Directory services provide a number of benefits, mapping names to resources. For example, DNS maps names to computers, and Lightweight Directory Access Protocol (LDAP) maps usernames to directory objects/security context. Most of directory services fall into the realm of authentication, authorization, and accounting services (AAA). Authentication is the mechanism by which systems identify their users, authorization is the mechanism by which access permissions are determined for a particular user (security context), and accounting is the tracking of network resource consumption.
For example, if a user wants to get data from a file share, they go through the AAA process to achieve this in a secure environment. First, they will authenticate themselves (user security context) against an authority that has control over the resource that they want to access, namely the file share. Once authenticated, the access control lists (ACLs) on the share, directory, and file will be compared against the permissions to see if the desired action can be accomplished under the user’s provided security context, which would be authorization. Finally, a record of the authentication and activity will be logged, which is account and providing the final A of the AAA.
Identity comes in a lot of flavours, but the most common model these days is that of a class/object/attribute model, which we will discuss later. Directory services provide a location to store all these forms of identity, such as user, group, and computer objects. The most common directory type is of the LDAP variety, such as Oracle Internet Directory, Red Hat Enterprise Directory, or Active Directory. LDAP is a descendent of X.500, leaning it out and making it easier to implement, hence the “lightweight” portion of the name.
Should someone in the class note that Active Directory is not LDAP, attempt to reach middle ground and don’t press the point, as this is common fodder for killing hours with debate that will amount to little. Sort of like the wars that occur over PC vs. Mac, or Emacs vs. VI.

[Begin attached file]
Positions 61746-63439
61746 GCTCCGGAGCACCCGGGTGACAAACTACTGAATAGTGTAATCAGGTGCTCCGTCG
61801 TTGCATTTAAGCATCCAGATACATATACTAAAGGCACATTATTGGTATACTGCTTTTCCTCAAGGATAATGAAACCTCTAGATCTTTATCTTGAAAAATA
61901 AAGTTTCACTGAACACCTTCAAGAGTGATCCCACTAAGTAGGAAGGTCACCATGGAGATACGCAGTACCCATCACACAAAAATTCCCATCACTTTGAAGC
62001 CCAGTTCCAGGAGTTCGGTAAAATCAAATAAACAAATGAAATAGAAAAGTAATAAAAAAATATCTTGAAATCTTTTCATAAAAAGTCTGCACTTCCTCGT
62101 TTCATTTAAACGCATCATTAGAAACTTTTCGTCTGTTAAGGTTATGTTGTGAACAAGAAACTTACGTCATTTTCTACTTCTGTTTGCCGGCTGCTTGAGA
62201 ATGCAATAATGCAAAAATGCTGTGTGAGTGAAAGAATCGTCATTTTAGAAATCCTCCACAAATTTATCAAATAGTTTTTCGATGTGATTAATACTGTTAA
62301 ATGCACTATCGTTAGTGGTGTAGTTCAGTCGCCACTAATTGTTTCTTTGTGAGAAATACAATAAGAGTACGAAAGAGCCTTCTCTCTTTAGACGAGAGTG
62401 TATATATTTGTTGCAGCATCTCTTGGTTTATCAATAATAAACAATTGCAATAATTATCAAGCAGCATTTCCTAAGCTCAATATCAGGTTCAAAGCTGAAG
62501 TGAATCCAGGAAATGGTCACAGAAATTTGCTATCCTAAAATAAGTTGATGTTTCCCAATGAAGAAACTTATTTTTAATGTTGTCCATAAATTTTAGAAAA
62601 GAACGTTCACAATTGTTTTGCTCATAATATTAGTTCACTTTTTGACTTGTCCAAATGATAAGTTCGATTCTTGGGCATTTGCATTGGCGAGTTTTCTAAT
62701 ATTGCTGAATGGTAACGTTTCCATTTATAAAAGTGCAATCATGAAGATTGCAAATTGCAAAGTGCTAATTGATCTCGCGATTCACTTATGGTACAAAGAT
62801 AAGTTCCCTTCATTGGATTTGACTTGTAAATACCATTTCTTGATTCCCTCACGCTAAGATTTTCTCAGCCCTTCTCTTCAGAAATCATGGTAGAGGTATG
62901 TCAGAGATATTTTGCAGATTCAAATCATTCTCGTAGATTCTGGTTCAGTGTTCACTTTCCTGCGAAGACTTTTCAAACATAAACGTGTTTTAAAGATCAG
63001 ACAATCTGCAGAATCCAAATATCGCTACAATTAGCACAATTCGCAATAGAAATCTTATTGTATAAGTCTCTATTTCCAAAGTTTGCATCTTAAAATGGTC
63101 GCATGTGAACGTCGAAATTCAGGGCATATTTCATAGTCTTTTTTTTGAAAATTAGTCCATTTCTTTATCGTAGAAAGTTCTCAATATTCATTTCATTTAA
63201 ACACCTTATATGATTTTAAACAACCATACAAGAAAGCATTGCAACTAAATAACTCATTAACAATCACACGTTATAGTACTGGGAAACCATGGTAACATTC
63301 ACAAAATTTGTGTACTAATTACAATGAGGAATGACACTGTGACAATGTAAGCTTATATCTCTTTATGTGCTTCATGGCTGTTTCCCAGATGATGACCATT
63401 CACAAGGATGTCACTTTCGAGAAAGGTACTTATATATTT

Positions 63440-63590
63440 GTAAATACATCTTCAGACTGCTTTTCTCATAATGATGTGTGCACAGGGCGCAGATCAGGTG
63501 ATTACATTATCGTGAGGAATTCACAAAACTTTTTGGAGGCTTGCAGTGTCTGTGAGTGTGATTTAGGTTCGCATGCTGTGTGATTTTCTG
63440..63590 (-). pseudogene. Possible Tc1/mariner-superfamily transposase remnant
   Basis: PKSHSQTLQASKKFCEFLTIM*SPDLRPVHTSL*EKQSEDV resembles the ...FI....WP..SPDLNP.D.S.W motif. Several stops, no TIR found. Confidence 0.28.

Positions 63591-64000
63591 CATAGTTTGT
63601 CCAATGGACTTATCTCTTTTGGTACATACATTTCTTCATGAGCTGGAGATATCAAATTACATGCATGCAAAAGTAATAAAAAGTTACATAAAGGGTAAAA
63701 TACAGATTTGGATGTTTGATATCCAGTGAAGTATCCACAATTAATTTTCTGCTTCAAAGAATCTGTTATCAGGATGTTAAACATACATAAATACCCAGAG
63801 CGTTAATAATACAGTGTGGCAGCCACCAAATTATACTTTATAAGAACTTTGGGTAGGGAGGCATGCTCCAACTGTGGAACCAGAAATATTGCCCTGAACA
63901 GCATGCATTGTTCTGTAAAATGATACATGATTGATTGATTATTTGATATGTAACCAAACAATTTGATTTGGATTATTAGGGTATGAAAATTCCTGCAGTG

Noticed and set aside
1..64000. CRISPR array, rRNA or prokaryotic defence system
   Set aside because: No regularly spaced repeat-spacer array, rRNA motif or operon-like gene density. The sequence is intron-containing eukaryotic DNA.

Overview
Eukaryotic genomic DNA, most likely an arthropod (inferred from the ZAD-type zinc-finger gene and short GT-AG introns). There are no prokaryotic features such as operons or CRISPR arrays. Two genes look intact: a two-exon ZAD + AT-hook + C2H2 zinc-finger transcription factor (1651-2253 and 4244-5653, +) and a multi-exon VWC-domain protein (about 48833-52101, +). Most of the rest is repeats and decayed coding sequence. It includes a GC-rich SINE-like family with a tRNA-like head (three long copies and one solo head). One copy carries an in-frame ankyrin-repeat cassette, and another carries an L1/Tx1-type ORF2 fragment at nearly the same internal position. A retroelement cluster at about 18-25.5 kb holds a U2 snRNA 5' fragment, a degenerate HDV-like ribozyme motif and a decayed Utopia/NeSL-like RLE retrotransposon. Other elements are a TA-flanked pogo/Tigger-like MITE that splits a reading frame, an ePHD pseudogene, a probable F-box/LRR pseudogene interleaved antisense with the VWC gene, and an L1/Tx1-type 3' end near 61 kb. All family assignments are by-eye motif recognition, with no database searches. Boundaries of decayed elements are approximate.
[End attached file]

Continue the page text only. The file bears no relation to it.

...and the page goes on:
Identity and Access Management
Identity paradigm refers to a single entity, which can map to multiple identities, which of which map to unique attributes. For example, I am a single person with three email accounts (gmail, hotmail, and yahoo), and each services have a different username and password. This is the challenge that IaM attempts to resolve, by unifying identity either into a centralized location or by synchronizing identity across multiple discrete repositories. In most environments, a single entity would be designated the authoritative source of identity for an organization. Most commonly, this is provided by the systems for human resources (HR) which track all the full time employees, contractors, and vendors within an organization.
Single sign-on and same sign-on are two different methods for implementing identity management, from an end user perspective. The key difference between the two is that single sign-on occurs once and assigns a token or ticket that provides security context, and then all subsequent interactions with other systems occur with that token or ticket. For example, when a user logs into a Microsoft Windows desktop within an Active Directory domain, the user receives a Kerberos ticket that will be used to authenticate to any network resources that are requested and are within the realm of that Active Directory domain, without the user receiving a request for their credentials. Same sign-on is a little different, where the same username and password are used in disconnected directories that are synchronized to ensure that passwords are the same. When a network service is requested, the user enters the same username and password for all services. Most IaM solutions will use a combination of both single and same sign-on due to applications being designed to consume different forms of identity.
Consumption of identity can come through a variety of ways, including the Windows Domain structure or Security Assertion Markup Language (SAML). SAML is one of the open standards that is used for exchanging authentication and authorization information. SAML has three distinct participants: Service Provider, User Agent, and Identity Provider. The service provider would be the application that is being accessed, user agent being the method of access (for web base applications, it would be a web browser), and the identity provider who can authenticate the assertion that was made.
Directory services, as noted before, are the repository for identity. Token services facilitate brokered authentication, providing a method to allow users to authenticate themselves to a resource without having to go through a full authentication cycle every time. Authentication itself is a weighty process, thus required methods to streamline things to provide better scalability. Token services include Web Service – Security (WS-Security) process, which is an open source initiative and can be found in detail on the web. Essentially, once an authentication has occurred, a security token is issued, which is then presented when access to resources are desired. The resource receives the token, validates it against the authority, and then provides access.